POSTED Tue. Jul 7, 2015

Creative Culture

Toro! The Bulls Are Coming...
Adam Karlin
Written by ADAM KARLIN
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It’s not midsummer in New Orleans if there aren’t packs of roller girls dressed as angry bovines running down crowds of random revelers in the streets.

Did that statement throw you? Then you haven’t been to New Orleans for San Fermin en Nuevo Orleans, also known to most folks as the New Orleans Running of the Bulls.

The run, and the associated acts of eating, partying and affable camaraderie it engenders, goes off on Jul 11, but this entire weekend will be packed with bull run related activities. But first: a primer for those who don’t already know on why they may expect to see an otherwise nondescript office worker from Baton Rouge get mercilessly pummeled by the greater roller derby population of Austin, TX in New Orleans on the second weekend of July.

See, the New Orleans encierro (the Spanish term for the run) has a long and storied tradition that goes back throughout the ages…well, OK. It’s nine years old in 2015, but it has grown from a group of friends jogging through the Quarter into a spectacle that easily draws crowds in the thousands. The run used to go through the French Quarter, but today it centers on the CBD and Warehouse District.

The bull run does not involve actual bulls, of course. That would be ridiculous. No, the crowds are chased by roller derby girls from regional derby leagues dressed as bulls wielding giant whiffle bats, which, OK, actually sounds pretty ridiculous.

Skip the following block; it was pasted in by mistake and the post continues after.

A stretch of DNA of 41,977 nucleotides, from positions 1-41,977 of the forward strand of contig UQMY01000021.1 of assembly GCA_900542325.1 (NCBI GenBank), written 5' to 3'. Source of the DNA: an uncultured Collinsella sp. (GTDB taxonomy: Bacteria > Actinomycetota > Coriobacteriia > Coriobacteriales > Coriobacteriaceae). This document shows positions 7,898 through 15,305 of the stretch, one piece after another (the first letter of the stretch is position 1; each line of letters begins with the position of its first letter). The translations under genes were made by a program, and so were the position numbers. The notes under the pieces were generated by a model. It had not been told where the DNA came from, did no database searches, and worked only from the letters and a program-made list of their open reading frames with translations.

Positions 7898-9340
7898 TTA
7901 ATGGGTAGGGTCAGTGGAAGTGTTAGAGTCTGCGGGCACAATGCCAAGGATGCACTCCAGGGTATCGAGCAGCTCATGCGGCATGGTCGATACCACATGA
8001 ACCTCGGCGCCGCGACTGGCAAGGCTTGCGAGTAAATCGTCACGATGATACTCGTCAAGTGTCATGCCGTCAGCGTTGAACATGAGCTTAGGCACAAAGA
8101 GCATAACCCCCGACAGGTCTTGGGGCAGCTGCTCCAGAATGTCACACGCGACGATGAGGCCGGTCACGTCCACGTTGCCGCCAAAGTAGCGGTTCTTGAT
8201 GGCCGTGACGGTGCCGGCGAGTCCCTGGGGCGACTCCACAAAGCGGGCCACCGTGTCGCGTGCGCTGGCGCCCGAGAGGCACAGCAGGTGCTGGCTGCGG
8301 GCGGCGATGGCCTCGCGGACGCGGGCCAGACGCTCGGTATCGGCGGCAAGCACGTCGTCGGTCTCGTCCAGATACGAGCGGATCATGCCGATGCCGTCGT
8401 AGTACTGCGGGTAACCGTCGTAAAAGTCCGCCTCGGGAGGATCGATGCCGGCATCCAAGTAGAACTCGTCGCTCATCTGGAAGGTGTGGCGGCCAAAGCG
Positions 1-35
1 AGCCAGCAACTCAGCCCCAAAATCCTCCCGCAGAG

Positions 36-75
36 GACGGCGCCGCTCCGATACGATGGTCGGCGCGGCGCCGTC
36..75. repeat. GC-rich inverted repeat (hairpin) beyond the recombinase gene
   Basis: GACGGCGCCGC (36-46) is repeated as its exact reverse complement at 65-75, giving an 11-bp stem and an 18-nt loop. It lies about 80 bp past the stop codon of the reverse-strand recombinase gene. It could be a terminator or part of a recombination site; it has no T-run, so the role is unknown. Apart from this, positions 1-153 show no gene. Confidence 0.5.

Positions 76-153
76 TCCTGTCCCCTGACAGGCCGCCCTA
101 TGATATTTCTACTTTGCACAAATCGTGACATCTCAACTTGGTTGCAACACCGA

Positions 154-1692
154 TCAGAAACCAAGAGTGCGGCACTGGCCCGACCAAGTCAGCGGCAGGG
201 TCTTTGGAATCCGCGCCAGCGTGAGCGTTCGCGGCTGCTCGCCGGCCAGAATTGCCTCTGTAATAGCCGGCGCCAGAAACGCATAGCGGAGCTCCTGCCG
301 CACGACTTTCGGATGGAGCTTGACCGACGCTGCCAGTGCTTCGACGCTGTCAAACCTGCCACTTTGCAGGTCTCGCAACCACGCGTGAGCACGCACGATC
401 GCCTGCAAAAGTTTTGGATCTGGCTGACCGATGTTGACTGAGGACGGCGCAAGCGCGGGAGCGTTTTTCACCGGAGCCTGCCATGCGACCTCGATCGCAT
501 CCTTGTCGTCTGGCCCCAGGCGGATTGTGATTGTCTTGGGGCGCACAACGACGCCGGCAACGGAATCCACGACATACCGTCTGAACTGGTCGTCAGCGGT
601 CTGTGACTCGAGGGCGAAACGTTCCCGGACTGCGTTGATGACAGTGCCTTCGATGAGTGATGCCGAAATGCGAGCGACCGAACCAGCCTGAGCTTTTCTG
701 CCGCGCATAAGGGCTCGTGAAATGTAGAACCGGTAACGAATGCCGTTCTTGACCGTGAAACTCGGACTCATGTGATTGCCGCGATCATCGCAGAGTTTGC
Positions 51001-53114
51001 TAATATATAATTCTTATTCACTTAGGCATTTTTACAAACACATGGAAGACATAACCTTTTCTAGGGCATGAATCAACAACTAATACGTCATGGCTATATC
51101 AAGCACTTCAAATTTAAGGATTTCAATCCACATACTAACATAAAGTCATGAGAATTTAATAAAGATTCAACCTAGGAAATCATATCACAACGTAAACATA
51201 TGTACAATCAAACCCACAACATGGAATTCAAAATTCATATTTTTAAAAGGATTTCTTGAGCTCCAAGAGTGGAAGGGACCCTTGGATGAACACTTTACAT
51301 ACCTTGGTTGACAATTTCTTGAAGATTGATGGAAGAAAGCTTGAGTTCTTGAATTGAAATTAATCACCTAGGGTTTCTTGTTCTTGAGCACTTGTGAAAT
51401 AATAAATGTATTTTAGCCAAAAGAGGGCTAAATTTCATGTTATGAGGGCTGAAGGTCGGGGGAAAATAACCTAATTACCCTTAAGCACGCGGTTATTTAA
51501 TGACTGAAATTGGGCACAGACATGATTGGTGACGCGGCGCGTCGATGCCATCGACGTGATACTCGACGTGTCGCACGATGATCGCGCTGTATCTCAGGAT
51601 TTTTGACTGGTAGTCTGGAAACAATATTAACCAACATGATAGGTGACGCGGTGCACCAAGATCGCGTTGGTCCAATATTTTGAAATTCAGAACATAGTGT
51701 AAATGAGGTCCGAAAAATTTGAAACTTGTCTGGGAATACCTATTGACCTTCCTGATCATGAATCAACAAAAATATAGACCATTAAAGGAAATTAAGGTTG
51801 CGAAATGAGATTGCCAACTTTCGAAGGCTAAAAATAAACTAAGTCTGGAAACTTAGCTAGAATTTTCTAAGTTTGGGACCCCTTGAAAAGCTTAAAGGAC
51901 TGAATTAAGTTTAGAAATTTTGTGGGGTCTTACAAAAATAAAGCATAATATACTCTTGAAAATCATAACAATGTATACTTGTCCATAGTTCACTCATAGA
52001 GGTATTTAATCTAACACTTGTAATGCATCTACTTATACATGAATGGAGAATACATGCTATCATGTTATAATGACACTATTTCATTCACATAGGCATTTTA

Of course it’s actually fun, and about as amusing to watch if you’re on the sidelines; if you want to spectate, get to the CBD around 7am to stake a good spot (route map here). The people who take the silliness seriously, as it were, make mad dashes for safety as roving packs of roller girls hunt their prey. Admittedly, the size of the crowds has reduced the urgency of the run – these days, it feels possible to hide in a large pack and never really risk getting whacked by a derby bull.

The experience of the bull run, if you’re being chased, is one of strolling in a giant mass while being ever aware of the potential of a roller girl thwacking your derrier. Every now and then the throngs break up as a roller girl (or girls) ‘charges’ the crowd. Sadly, these days there are a lot of participants who refuse to get in the spirit of the thing and take their hits without breaking into a run, which can be a buzzkill. Pro tip from New Orleans & Me: If you’re doing the Running of the Bulls, run when you see the bulls.

As you may have guessed, the bull run is by and large a boozy affair, and the event involves lots of impromptu street dance parties and music. Everything begins on Saturday with a big party at the Sugar Mill (1021 Convention Center Blvd), starting around 7:15am. Beer and wine is plentiful, and after runners get fueled up, as it were, they take off at 8am sharp.

The route leads back to the Sugar Mill, where a post run party will be headlined by Vivaz and Brice Nice, and catered by a small fleet of food trucks. To get in to the party, there’s a whole hierarchy of pricing and admission tiers (info available here). Long story short, $15 is the baseline fee to attend. $25 gets you in with gear, and $80 scores a VIP pass. You must wear a white outfit with a red sash and necktie to run in the encierro.

San Fermin en Nuevo Orleans now spans an entire weekend and then some of activities, including:

Spanish Wine Dinner Four courses of delicious food paired with excellent Spanish wine served in the luxurious Bourbon Orleans Hotel Sounds good. Thursday, July 9 at 7pm.

El Txupinazo A wild kick-off party of the bull run for VIP participants. Held on Friday evening.

La Fiesta de Pantalones I.e. the pants party, a free throwdown held at 4pm on Saturday at Maison.

El Pobre de Mi (Poor Me) As relaxing a day as this weekend may offer, this Sunday wind down involves tapas brunch and a Hemingway look alike contest. Starts at 12:30pm on Sunday at Maison.

For more information, and to register for the above events, check out San Fermin en Nuevo Orleans.

Image courtesy of Facebook.

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